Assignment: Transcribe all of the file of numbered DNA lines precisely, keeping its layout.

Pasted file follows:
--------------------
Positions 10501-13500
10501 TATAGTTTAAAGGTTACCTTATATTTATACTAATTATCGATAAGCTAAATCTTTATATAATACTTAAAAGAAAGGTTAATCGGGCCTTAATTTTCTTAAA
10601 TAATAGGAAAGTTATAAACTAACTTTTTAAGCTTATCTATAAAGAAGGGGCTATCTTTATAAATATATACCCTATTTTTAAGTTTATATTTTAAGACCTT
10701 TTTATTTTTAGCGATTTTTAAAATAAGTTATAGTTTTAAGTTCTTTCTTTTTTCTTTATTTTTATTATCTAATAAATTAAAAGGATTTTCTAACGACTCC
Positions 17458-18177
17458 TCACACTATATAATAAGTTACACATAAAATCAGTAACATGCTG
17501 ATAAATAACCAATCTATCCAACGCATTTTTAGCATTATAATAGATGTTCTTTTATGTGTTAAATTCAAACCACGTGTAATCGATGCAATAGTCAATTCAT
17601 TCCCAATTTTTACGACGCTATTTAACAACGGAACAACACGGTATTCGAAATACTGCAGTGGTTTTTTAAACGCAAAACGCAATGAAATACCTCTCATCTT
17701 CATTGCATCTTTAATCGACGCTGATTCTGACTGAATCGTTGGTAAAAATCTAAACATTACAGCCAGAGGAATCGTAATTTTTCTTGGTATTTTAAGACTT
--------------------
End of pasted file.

Positions 10501-13500
10501 TATAGTTTAAAGGTTACCTTATATTTATACTAATTATCGATAAGCTAAATCTTTATATAATACTTAAAAGAAAGGTTAATCGGGCCTTAATTTTCTTAAA
10601 TAATAGGAAAGTTATAAACTAACTTTTTAAGCTTATCTATAAAGAAGGGGCTATCTTTATAAATATATACCCTATTTTTAAGTTTATATTTTAAGACCTT
10701 TTTATTTTTAGCGATTTTTAAAATAAGTTATAGTTTTAAGTTCTTTCTTTTTTCTTTATTTTTATTATCTAATAAATTAAAAGGATTTTCTAACGACTCC
Positions 17458-18177
17458 TCACACTATATAATAAGTTACACATAAAATCAGTAACATGCTG
17501 ATAAATAACCAATCTATCCAACGCATTTTTAGCATTATAATAGATGTTCTTTTATGTGTTAAATTCAAACCACGTGTAATCGATGCAATAGTCAATTCAT
17601 TCCCAATTTTTACGACGCTATTTAACAACGGAACAACACGGTATTCGAAATACTGCAGTGGTTTTTTAAACGCAAAACGCAATGAAATACCTCTCATCTT
17701 CATTGCATCTTTAATCGACGCTGATTCTGACTGAATCGTTGGTAAAAATCTAAACATTACAGCCAGAGGAATCGTAATTTTTCTTGGTATTTTAAGACTT